SECURITY MAPPING IN KIBERA

by: September 4th, 2017 comments: 0

As part of the internship we are having at Map Kibera Trust under the YouthMappers programme, one of the activities that we were involved in was the Security Mapping project in the months of June and July.  The project was aimed at highlighting the areas of concern within the region owing to the fact that it was an electioneering period in the country, and there was a need to update the security map since the last time it was updated and used was during the 2013 elections. Some of the features that we were going to map were safe and unsafe areas, street lights, health centers and police posts within the area.

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Prior to the mapping exercise, we had a training session at our offices under the leadership of Zacharia Muindi, our Mapping coordinator and team leader. In the training we were trained on how to use the GPS in collecting data and other tools like the questionnaire and camera. We grouped in twos, with local volunteers who had adequate knowledge of Kibera. The training went on well and we had a few practicals before heading to the field, this was to ensure that the tools were working and everyone was on the same page.

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The mapping experience was interesting and challenging at the same time. The interesting bit of it included working with the locals and getting to know the vast expanse of Kibera, which was actually intriguing. We also noticed that some areas were unique and different in terms of development; areas like Nyayo Highrise and Fort Jesus had modern housing and well planned infrastructure. On the same note we also realized other areas that were still lagging behind in terms of development like Mashimoni and Lindi Ward. However, the mapping exercise was also challenging-moving around the area was physically demanding. Despite of the challenges we all managed to capture all the points (data) that we intended to collect.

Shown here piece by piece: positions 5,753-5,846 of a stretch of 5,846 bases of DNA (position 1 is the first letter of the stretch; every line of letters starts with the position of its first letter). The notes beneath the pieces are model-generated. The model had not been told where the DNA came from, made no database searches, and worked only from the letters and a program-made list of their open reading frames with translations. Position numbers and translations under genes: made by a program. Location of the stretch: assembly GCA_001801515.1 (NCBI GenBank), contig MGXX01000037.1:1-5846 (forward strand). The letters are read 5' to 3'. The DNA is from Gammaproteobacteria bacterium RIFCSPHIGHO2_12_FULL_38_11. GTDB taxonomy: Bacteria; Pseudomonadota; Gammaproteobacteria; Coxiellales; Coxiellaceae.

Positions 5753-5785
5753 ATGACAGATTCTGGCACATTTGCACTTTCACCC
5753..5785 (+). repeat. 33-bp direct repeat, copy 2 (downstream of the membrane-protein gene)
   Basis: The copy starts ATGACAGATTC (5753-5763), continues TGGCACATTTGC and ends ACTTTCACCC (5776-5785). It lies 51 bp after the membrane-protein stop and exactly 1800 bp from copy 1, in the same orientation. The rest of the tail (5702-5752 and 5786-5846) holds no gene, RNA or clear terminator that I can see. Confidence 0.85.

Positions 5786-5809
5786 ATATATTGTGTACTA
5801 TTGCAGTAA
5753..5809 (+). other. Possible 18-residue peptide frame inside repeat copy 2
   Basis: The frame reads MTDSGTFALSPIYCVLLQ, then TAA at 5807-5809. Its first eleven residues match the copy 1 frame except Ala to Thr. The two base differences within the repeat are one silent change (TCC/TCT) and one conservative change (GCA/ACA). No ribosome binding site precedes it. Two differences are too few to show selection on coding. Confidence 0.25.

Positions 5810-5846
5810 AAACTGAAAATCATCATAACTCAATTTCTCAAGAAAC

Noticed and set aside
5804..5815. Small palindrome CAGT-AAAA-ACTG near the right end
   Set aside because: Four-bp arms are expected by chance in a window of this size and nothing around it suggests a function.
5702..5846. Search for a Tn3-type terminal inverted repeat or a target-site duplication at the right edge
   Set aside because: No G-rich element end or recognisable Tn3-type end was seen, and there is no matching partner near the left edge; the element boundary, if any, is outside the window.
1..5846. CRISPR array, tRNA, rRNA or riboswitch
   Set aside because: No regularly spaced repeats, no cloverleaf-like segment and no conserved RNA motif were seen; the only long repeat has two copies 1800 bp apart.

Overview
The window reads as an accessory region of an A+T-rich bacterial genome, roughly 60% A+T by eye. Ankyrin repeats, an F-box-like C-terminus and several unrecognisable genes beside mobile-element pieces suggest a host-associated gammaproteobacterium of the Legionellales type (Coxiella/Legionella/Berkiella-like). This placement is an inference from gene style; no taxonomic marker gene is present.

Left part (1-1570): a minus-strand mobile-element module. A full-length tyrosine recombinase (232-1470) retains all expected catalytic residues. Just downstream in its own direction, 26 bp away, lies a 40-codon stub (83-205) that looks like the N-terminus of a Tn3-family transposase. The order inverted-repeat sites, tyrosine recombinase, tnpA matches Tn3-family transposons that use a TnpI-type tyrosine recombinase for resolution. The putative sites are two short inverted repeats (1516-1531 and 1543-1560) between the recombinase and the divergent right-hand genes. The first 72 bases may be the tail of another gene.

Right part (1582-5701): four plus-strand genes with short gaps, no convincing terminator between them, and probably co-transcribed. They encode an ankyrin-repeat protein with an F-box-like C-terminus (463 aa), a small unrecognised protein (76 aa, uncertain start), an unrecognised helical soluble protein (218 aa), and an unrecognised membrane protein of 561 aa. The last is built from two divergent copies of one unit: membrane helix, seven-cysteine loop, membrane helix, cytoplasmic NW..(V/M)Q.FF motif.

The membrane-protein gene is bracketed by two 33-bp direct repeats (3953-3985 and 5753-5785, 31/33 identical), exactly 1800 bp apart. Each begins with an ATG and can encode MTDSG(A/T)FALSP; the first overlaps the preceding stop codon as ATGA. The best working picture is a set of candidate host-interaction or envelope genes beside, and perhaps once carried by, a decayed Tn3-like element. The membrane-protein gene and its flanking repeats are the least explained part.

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From there we computed the data we collected using OSM editing tool Java script OpenStreetMap (JOSM) and uploading the data into OSM. What followed was designing of the Security Map and printing them out for distribution. The distribution exercise went on well and the maps were well received by most of our recipients such the D.C, AP inspector general, local NGOs that are working around peace initiatives in Kibera and the local community members. Through the interactions with the map and explanations from the team they were able to interpret the data very well and they acknowledged that the map is going of great help to the work that they are involved with.

This is a guest blog post by Peter Agenga and Phylister Mutinda, interns with Map Kibera from the Youth Mappers chapter of the University of Nairobi.

Occupy Playground results in Title Deeds for Public Schools